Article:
"When I first started college, I kind of just thought of liberal arts classes as things to get through, so I could complete the classes I needed for my major and get a job that paid money. However, I have come to value my liberal arts education more and more as I delve into the complexities of nursing and working with people. Any information and skills above and beyond those that are critical to my job allows me to be that much better at my job. According to the article we read, 'a liberal arts education is aimed at developing the ability to think, reason, analyze, decide, discern, and evaluate.' Therefore, a liberal arts education is aimed at developing all the skills I need as a nurse ... or to just successfully work with people. These skills that I have been developing subconsciously are critical to being a well-rounded individual and are the glue that link jobs and connections and success in life to the skills I have learned on my vocational path. One cannot survive on vocational skills alone, in this present day; how well we develop those other skills will decide how well we do in life. According to the article, it's 'a pretty good measure of how people are going to do in life.'"

Given all of that, what compels us now in this question of value? In the Office of Career Services, we could be considered a pressure point in the transition from college to the workforce. I am picturing my mother's old pressure cooker steaming away when she was either cooking beans or potatoes.  I remember how significant the valve cover was as it wobbled back and forth from the steam. The timing of all this was critical in order for the food to be cooked just right. So how do we utilize the pressure of making a high-priced education "amount to something" as a student approaches graduation? Defining "something" is the challenge for us and your student.

Although the value of a degree is well documented despite the high cost, we cannot ignore the financial pressures facing our graduates – especially those with lowest-earning degrees and everyone facing a job market that is primarily just "slow and steady." ( Therefore, preparing and supporting our emerging professionals in their search for suitable employment is essential ... and now is that time.  I don't recommend standing at the top of an exit ramp with a sign, as one of our grads did recently, as a constructive way to find a job. Unfortunately it perhaps signaled desperation vs. a methodical, well-planned approach. It has long been said among career professionals that the prepared (for the job search) candidate is the one who gets the job over the more qualified candidate. How does a pre-graduate get ready for what awaits? It is to this we are all dedicated and must turn our attention as we help your student prepare for a fruitful job search bringing more value to their education.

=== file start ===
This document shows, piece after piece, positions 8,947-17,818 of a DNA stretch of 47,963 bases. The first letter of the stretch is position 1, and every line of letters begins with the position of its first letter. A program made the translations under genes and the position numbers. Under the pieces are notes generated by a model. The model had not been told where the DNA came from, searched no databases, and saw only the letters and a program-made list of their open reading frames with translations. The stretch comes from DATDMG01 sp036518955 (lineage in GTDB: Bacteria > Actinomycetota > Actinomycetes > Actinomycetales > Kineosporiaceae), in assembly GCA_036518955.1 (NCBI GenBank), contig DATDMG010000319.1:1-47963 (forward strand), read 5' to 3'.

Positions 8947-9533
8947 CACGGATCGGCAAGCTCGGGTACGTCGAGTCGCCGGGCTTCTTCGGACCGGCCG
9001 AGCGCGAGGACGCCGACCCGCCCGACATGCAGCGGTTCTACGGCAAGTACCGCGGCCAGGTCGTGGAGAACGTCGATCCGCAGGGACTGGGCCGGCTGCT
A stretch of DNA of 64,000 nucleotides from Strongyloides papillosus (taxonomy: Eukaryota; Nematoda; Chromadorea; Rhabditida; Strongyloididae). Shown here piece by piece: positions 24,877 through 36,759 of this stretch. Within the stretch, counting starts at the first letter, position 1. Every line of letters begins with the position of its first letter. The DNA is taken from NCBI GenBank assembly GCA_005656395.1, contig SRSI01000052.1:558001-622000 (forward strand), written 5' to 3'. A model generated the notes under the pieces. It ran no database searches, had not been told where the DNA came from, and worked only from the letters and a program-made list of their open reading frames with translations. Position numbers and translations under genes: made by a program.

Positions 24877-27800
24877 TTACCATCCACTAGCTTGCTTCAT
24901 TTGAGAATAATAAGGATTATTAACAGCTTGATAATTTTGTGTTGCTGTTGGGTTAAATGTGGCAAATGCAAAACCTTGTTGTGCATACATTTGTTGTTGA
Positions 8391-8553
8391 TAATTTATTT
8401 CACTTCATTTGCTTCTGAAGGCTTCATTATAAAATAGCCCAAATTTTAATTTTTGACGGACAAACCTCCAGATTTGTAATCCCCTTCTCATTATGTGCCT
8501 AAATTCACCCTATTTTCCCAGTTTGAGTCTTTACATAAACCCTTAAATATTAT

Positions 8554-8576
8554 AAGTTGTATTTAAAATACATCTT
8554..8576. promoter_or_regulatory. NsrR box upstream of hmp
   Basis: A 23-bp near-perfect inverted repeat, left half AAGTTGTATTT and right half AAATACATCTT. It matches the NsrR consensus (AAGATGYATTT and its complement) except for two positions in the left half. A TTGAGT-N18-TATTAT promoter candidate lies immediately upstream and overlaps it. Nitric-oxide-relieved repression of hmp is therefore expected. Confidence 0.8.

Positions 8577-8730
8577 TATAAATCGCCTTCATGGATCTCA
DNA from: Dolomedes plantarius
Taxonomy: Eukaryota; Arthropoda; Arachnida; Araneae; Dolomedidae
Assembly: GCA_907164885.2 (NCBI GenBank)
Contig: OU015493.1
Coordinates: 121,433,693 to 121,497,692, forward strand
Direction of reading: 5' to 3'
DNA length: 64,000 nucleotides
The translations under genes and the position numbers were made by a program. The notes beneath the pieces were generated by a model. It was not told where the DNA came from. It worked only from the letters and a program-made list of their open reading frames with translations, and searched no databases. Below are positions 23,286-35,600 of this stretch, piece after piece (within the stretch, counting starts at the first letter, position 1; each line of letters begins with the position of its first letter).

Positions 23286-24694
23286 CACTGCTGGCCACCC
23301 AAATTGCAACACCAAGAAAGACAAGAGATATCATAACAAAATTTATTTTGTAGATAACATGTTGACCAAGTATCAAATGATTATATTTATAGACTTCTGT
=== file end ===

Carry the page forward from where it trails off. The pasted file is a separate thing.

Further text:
1. They need to have excellent professional job search skills – not to be over looked or over estimated.
  2. Maximizing their liberal arts training could provide life support out in the trenches.
  3. Their ability to form relationship could connect or network them to a job.
  4. Their understanding of their own vocational calling can bring better decision-making.
  5. Their own preparation in internships could turn the tide for them.
  6. Their path could be a journey with a "wandering map," not necessarily linear; but always meaningful.
  7. Temporary work could be an open door to something very intriguing and profitable.
  8. Being self-employed could be the answer if the winds are right for the sail.
  9. Matching skills to what employers need and articulating those skills makes a strong candidate.
  10. Understanding and practicing what it means to be a professional will set them apart.
  11. A transition year may or may not be a good option going forward.
  12. Learning the "dream job or employer" could look different from what was anticipated.
  13. Visiting the career services office could be one of the best things they've ever done.

Bonnie J Jerke, Director
Career Services, Stevens 114